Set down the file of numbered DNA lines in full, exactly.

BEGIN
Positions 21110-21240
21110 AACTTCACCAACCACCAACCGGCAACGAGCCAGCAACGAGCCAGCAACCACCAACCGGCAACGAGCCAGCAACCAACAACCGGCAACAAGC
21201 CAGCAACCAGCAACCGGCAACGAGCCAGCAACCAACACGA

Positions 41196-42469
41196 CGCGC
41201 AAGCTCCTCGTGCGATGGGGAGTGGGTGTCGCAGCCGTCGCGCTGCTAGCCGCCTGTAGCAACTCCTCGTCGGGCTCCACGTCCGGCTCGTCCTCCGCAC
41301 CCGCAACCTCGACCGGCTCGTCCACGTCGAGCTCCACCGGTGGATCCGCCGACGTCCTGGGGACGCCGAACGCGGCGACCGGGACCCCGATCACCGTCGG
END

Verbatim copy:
Positions 21110-21240
21110 AACTTCACCAACCACCAACCGGCAACGAGCCAGCAACGAGCCAGCAACCACCAACCGGCAACGAGCCAGCAACCAACAACCGGCAACAAGC
21201 CAGCAACCAGCAACCGGCAACGAGCCAGCAACCAACACGA

Positions 41196-42469
41196 CGCGC
41201 AAGCTCCTCGTGCGATGGGGAGTGGGTGTCGCAGCCGTCGCGCTGCTAGCCGCCTGTAGCAACTCCTCGTCGGGCTCCACGTCCGGCTCGTCCTCCGCAC
41301 CCGCAACCTCGACCGGCTCGTCCACGTCGAGCTCCACCGGTGGATCCGCCGACGTCCTGGGGACGCCGAACGCGGCGACCGGGACCCCGATCACCGTCGG